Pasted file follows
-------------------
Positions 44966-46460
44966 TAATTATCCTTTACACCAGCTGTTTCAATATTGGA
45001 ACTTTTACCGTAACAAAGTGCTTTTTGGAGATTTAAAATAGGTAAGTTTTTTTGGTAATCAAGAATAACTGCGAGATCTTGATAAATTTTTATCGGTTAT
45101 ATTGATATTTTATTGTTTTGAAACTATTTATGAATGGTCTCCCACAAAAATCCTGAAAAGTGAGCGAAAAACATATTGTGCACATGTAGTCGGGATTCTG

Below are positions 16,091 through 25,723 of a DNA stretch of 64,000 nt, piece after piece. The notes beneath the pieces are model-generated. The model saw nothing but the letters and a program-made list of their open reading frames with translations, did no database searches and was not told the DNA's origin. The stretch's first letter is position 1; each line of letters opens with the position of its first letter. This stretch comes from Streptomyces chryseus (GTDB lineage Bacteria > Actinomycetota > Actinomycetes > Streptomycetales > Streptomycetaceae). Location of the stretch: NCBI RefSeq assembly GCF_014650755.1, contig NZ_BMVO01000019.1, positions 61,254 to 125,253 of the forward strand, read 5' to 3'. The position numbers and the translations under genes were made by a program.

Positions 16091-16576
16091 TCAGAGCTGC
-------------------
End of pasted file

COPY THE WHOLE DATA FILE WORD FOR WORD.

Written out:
Positions 44966-46460
44966 TAATTATCCTTTACACCAGCTGTTTCAATATTGGA
45001 ACTTTTACCGTAACAAAGTGCTTTTTGGAGATTTAAAATAGGTAAGTTTTTTTGGTAATCAAGAATAACTGCGAGATCTTGATAAATTTTTATCGGTTAT
45101 ATTGATATTTTATTGTTTTGAAACTATTTATGAATGGTCTCCCACAAAAATCCTGAAAAGTGAGCGAAAAACATATTGTGCACATGTAGTCGGGATTCTG

Below are positions 16,091 through 25,723 of a DNA stretch of 64,000 nt, piece after piece. The notes beneath the pieces are model-generated. The model saw nothing but the letters and a program-made list of their open reading frames with translations, did no database searches and was not told the DNA's origin. The stretch's first letter is position 1; each line of letters opens with the position of its first letter. This stretch comes from Streptomyces chryseus (GTDB lineage Bacteria > Actinomycetota > Actinomycetes > Streptomycetales > Streptomycetaceae). Location of the stretch: NCBI RefSeq assembly GCF_014650755.1, contig NZ_BMVO01000019.1, positions 61,254 to 125,253 of the forward strand, read 5' to 3'. The position numbers and the translations under genes were made by a program.

Positions 16091-16576
16091 TCAGAGCTGC